The Daily Targum reports:

Pierce said he hopes to tear down barriers set against [formerly incarcerated people] that make it difficult for them to re-enter society, obtain housing and employment.

Despite this, he believes the greatest concern for newly released inmates is the restoration of their voting rights — the last time Pierce voted was 1985. 

New Jersey is among other states considering legislation that would allow people who are incarcerated, on parole and under probation supervision the right to vote, according to The Wall Street Journal. If passed, the Garden State would be the third in the country to pass such a bill behind Vermont and Maine.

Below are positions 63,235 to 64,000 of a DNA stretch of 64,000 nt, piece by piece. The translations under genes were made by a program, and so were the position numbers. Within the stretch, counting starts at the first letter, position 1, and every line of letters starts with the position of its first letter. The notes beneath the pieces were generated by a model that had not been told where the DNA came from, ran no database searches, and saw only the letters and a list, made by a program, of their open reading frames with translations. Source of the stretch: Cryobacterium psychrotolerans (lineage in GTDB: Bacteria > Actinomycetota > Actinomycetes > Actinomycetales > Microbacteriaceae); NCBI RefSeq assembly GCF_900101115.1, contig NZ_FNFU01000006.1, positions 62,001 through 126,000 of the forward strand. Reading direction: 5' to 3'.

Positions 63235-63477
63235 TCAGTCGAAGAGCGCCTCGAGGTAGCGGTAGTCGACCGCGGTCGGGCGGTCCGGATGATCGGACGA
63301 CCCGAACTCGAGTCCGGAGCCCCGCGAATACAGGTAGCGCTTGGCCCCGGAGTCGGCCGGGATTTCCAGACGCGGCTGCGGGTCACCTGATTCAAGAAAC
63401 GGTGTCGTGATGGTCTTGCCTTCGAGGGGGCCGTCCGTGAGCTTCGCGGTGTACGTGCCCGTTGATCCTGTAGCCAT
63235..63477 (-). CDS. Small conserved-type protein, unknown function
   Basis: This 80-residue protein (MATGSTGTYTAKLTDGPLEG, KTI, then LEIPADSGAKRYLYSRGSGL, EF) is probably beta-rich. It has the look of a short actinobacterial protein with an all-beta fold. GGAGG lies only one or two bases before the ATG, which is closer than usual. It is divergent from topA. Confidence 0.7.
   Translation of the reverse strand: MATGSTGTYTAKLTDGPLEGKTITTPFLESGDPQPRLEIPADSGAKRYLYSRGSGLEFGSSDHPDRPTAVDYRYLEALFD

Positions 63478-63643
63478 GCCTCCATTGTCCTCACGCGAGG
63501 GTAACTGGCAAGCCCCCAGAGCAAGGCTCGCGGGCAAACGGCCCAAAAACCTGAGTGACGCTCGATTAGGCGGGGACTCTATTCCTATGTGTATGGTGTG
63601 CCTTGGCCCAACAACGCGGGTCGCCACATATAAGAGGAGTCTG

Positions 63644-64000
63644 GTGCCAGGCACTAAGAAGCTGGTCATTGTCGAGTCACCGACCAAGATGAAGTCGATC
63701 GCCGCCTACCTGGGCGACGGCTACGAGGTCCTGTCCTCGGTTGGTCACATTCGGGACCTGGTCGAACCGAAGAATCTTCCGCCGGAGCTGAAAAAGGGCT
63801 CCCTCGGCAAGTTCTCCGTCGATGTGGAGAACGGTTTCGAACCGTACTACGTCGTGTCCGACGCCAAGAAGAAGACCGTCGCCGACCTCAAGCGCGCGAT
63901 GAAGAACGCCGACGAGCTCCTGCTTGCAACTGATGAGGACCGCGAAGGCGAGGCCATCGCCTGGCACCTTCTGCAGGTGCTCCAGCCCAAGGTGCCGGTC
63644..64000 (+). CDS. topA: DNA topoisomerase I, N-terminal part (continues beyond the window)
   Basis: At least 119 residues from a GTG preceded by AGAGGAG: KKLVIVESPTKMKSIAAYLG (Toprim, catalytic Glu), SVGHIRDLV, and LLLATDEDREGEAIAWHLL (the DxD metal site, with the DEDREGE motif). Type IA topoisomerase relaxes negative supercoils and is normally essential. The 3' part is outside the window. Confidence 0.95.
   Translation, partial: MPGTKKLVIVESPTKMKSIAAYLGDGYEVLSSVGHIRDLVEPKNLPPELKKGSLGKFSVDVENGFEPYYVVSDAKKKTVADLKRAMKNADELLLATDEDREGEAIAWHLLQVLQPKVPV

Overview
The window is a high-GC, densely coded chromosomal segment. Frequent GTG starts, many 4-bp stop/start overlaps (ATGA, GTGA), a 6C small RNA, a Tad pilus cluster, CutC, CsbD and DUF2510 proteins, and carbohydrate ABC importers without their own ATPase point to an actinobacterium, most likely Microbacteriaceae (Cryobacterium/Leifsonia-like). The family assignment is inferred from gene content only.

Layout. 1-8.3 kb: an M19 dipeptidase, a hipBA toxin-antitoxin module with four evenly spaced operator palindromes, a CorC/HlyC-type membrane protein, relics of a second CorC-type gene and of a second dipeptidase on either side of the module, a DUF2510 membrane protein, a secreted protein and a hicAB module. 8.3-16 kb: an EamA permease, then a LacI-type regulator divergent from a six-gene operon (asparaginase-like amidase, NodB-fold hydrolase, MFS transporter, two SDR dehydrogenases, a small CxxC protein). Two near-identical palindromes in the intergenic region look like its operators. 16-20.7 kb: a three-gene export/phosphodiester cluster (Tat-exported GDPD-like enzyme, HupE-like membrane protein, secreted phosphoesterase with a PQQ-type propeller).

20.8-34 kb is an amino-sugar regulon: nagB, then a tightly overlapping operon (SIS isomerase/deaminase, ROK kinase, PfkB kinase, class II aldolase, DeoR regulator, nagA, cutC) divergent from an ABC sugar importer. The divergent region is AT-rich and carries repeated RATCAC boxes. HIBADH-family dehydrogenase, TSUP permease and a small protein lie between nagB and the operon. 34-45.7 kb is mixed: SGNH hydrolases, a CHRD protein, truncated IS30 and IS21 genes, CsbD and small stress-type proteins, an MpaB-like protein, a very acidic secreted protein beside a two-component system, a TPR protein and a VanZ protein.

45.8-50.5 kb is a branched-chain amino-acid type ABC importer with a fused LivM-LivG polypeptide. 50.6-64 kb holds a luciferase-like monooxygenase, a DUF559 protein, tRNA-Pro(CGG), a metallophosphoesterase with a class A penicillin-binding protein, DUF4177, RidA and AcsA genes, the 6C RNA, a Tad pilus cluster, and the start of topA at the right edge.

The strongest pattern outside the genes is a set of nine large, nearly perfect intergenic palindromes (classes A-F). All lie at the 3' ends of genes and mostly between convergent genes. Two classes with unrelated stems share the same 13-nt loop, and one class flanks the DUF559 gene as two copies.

While most states restore voter rights upon completion of an inmates sentence, some do not immediately renew these rights. 

Florida, Iowa, Kentucky and Virginia do not automatically restore voting rights once an inmate has graduated from their sentence. Florida’s laws, especially, have been deemed unconstitutional by a federal judge — and even earned a spot on satirical late-night show “Last Week Tonight” — for being “nonsensical” and a violation of the First and Fourteenth Amendments to the Constitution, according to National Public Radio (NPR).